In a police video from the night Trayvon Martin was shot and killed, George Zimmerman does not appear to be wounded. (Screenshot: ABC News.)

In perhaps the most famous “Stand Your Ground” case, George Zimmerman, shown here after his arrest, shot and killed teenager Trayvon Martin. (Screenshot: ABC News.)

By Ashley Lopez
Florida Center for Investigative Reporting

A new study found that states with so-called “Stand Your Ground” laws have higher homicide rates.

These laws — which permit people to use lethal force to defend themselves in public — have passed in nearly two dozen states already and were enacted in Florida in 2005. Typically, people are only allowed to use lethal force in their homes for self-defense. However, these laws allow people to fire a gun in parks and out in the street if they feel threatened.

Florida’s law, in particular, garnered national attention after the controversial shooting of 17-year-old Trayvon Martin last year.

Gun rights advocates have strongly supported the law, but others have claimed the law leads to possible vigilantes like George Zimmerman, who shot Martin in what he claims was an effort to stand his ground. There remains dispute as to whether the law was properly applied in this case and whether such laws are necessary in the first place.

A new study, however, looks specifically at states that have passed these laws and how homicide rates in those states have changed.

According to NPR:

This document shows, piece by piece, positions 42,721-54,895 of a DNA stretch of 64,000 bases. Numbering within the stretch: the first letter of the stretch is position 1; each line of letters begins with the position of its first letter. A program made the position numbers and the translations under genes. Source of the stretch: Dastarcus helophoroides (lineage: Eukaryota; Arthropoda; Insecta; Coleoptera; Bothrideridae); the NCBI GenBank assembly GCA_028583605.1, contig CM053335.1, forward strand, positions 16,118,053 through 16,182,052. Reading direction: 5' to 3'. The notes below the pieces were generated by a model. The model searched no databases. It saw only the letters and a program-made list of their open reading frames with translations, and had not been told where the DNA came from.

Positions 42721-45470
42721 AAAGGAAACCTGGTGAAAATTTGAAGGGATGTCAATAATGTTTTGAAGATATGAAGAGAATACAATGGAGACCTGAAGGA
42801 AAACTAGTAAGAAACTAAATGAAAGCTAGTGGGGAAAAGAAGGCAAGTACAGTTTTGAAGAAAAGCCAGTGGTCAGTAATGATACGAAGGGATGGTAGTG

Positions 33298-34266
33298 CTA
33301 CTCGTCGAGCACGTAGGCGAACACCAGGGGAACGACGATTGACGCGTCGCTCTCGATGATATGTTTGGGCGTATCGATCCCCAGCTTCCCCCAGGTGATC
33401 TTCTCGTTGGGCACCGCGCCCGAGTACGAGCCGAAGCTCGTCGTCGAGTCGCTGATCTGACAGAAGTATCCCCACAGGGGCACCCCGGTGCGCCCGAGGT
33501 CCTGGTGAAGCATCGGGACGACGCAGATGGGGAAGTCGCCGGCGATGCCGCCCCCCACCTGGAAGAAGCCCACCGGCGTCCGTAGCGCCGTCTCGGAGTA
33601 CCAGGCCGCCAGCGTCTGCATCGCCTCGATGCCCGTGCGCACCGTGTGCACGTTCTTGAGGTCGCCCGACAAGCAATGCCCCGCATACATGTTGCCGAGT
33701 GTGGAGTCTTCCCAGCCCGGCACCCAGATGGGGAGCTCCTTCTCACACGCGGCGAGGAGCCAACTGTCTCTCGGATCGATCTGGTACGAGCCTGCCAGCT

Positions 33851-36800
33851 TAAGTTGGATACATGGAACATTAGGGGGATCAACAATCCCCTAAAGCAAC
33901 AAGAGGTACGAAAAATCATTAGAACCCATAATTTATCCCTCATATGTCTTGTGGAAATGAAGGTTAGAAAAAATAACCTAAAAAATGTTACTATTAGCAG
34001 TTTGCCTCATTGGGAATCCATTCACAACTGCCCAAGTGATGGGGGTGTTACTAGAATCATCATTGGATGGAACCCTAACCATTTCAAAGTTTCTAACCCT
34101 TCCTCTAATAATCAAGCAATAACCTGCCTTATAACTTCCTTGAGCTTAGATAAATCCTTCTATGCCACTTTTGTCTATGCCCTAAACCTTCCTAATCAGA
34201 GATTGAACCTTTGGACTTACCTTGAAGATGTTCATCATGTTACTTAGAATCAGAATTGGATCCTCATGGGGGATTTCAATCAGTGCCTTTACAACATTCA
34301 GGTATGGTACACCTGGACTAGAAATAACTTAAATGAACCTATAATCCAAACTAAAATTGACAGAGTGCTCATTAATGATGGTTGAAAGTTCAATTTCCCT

Researchers who’ve studied the effect of the laws have found that states with a stand your ground law have more homicides than states without such laws.

“These laws lower the cost of using lethal force,” says Mark Hoekstra, an economist with Texas A&M University who examined stand your ground laws. “Our study finds that, as a result, you get more of it.” …

Hoekstra recently decided to analyze national crime statistics to see what happens in states that pass stand your ground laws. He found the laws are having a measurable effect on the homicide rate.

“Our study finds that, that homicides go up by 7 to 9 percent in states that pass the laws, relative to states that didn’t pass the laws over the same time period,” he says.

As to whether the laws reduce crime — by creating a deterrence for criminals — he says, “we find no evidence of any deterrence effect over that same time period.”

Hoekstra obtained this result by comparing the homicide rate in states before and after they passed the laws. He also compared states with the laws to states without the laws.

Because the study didn’t necessarily find an increase in “justified killings” or in criminals using weapons, researchers think that the cause for this spike in homicide rates might be that “Stand Your Ground” laws up the ante in other altercations.

“One possibility for the increase in homicide is that perhaps [in cases where] there would have been a fistfight … now, because of stand your ground laws, it’s possible that those escalate into something much more violent and lethal,” Hoekstra tells NPR.

Florida’s law passed at the behest of special interests, including the National Rifle Association and the American Legislative Exchange Council.

In Florida, more than 1 million people have obtained firearm permits as of early this month. That’s more than in any other state in the country.